For most of us July has been hot and dry. There have been a few exceptions as thunderstorms have dumped some significant rains over a few areas. This hot, dry weather is in stark contrast to the cool, wet spring and early summer a large portion of agricultural Manitoba experienced this year. The question most of us are trying to answer is just how wet this spring was?
With the record flooding occurring over southwestern Manitoba, and with water levels on several lakes near or above historic levels, the general talk is that we have never seen so much rain. For some areas this is true, while other areas it has just been an average year. So I guess the real question is why has there been so much flooding this year?
To try and figure this out I started off by looking at the total rainfall during the April to June time period for several locations across agricultural Manitoba. I’ve placed this data into the following table. I tried to ensure that there were at least a couple of stations from each region, but sometimes the lack of any long-term records for a station meant that I could not use it. The table shows the total amount of precipitation for each of the three months in millimetres, along with the total amount of precipitation. I have also included the record amount of precipitation recorded for each station along with the year that the record occurred. Finally, I highlighted any records that have been broken this year.
From the table you can see that three stations, Brandon, Hamiota and Virden, as far as I can tell from the data available to me, broke their all-time precipitation records for this three-month period. Souris came very close to breaking its record. All of these stations are located in southwestern Manitoba, so it is not surprising that this region experienced the flooding it did.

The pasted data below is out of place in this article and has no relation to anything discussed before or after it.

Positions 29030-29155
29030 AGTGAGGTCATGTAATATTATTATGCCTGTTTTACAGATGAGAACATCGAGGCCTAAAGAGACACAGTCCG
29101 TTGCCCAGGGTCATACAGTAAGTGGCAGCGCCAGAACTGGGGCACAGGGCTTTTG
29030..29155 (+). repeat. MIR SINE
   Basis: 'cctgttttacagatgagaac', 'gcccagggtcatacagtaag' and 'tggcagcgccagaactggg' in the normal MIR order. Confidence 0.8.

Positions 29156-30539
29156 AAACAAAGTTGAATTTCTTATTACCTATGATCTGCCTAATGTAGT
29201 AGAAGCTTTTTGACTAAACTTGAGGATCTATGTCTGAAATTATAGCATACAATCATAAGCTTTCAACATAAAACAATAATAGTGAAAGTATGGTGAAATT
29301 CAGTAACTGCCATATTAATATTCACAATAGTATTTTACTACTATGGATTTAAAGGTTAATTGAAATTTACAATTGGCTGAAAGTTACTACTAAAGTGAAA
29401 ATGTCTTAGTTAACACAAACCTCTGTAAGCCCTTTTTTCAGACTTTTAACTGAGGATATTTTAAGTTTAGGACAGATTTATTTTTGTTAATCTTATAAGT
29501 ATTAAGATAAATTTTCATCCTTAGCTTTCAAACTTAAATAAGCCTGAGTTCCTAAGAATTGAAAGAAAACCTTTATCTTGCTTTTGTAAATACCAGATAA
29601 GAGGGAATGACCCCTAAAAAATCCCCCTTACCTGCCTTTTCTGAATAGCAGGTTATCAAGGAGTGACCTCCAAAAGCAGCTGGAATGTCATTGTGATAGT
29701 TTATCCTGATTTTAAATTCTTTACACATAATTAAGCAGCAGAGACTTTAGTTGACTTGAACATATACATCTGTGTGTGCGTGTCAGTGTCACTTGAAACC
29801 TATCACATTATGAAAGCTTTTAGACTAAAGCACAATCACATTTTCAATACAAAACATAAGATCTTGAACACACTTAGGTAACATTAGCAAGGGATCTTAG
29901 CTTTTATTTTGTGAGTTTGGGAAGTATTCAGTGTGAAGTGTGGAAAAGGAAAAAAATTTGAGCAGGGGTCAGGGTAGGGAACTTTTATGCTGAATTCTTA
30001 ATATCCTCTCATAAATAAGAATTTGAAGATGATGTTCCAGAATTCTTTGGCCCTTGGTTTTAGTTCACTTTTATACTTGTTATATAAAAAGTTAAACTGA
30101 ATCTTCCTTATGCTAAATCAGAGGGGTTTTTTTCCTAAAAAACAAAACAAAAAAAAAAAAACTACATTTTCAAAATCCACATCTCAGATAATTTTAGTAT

What I found interesting about these records was both the number of records that were broken along with the location. You would think that when a precipitation record is broken at one location, then there would be a good chance that other stations in the same area would also break their records, but this is not usually the case.
We all know that when it comes to rainfall especially, one location can see a huge amount of rain while another location only a few kilometres away may see very little rain. If we look at the existing records for these locations before this year, you will see that there were only two records from the same year. So the fact that we have three records broken this year and that they cover a fairly large geographical area is quite unusual.
These record rainfalls also fell in southeastern Saskatchewan and over parts of North Dakota. Nearly all this water ends up flowing northward into lakes Mani toba and Winnipeg and driving the water levels in these lakes up. Normally events like this would not send lake levels to these dangerously high levels, but we have seen several years of heavy rainfall across different parts of Manitoba. These wet years have filled any areas that could normally act to absorb excess water, forcing more and more water into the lakes.
In a couple of weeks I will take a look at the long-term trends in rainfall amounts across Manitoba to see how rainfall amounts over the last few years compare to historical amounts – stay turned!
Brandon CarmanGrandview HamiotaPortage RussellSouris SteinbachSwan Valley Virden